Most who live in the western world no longer live and learn by the seasons. Lately I’ve been contemplating the question; what would our lives look like if early settlers who arrived on the shores of this contenent had adopted the ways of the First Peoples, those who lived here for centuries before us. Those who respected the land and learned from it and kept it alive and healthy. I wonder if the current devastation to our Earth we are now living with would have been avoided? Would bank notes and credit cards prevail, or might some form of predominate exchange based on altruistic concern be the case? Likely there would have been fighting, some disease, some starvation, and something new we can’t imagine, but how would it have been different?
Sturgeon Moon Under Water
Out of a blast of thunder my Iris took wings. In Central Oregon this time of year hot dry days can create violent storms such as the small, isolated blast that shook me awake from an afternoon snooze. A wave of boldness seemed to overcome me, and knowing this painting was no “show stopper” I relaxed, had fun, put some paint down and am happy with the outcome. (Still no show stopper.)
The temperature here in Central Oregon has dropped from the high 90’s to the low 80’s, so around seven in the evening the garden was pleasant and inviting. The star gazer lilies are abundant and lighting up the back yard with their intoxicating fragrance. Maybe someone named them “Star Gazers” after their star-shaped blooms and the way they tilt toward the skies searching for their mirror-like images that shine in the night. Or maybe not. The ripe blueberries on the bushes got picked – before the birds discover them. Cherry season is just ending here on the eastern slope, and I managed to get enough off my tree to make a few jars of cherry jam. It’s so good.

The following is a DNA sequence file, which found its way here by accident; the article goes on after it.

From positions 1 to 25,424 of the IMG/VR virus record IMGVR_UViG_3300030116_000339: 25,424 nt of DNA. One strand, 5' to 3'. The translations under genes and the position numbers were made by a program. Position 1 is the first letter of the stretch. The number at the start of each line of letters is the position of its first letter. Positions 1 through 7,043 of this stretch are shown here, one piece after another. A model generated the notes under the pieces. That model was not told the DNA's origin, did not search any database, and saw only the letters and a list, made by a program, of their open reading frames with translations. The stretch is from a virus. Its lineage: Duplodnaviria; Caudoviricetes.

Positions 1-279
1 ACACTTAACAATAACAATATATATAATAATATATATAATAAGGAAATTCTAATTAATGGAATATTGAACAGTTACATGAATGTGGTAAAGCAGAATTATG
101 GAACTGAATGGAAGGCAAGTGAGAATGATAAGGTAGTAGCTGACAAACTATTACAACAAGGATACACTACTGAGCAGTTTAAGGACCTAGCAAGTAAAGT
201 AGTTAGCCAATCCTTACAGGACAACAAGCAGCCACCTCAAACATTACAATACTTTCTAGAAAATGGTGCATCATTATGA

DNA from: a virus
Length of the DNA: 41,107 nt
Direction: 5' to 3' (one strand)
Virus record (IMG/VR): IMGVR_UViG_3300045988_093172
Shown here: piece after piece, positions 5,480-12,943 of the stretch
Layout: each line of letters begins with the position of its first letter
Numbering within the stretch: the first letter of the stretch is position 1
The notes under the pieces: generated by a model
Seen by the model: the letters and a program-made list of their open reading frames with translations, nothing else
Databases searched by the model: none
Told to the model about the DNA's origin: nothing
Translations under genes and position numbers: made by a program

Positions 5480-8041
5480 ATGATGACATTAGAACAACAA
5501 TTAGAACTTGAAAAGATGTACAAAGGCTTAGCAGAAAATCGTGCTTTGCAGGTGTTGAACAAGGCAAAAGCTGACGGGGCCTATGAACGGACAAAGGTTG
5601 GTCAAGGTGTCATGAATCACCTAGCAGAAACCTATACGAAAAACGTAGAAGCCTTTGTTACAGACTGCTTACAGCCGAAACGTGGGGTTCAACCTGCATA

Greg Brown sings a song, “Canning” that comes to mind as I’m preserving a little taste of summer in my jars:
Peaches on the shelf
Potatoes in the bin
Supper’s ready, everybody come on in
Taste a little of the summer,
Taste a little of the summer,
You can taste a little of the summer
My grandma’s put it all in jars.
Well, there’s a root cellar, fruit cellar down below
Watch your head now, and down you go…etc.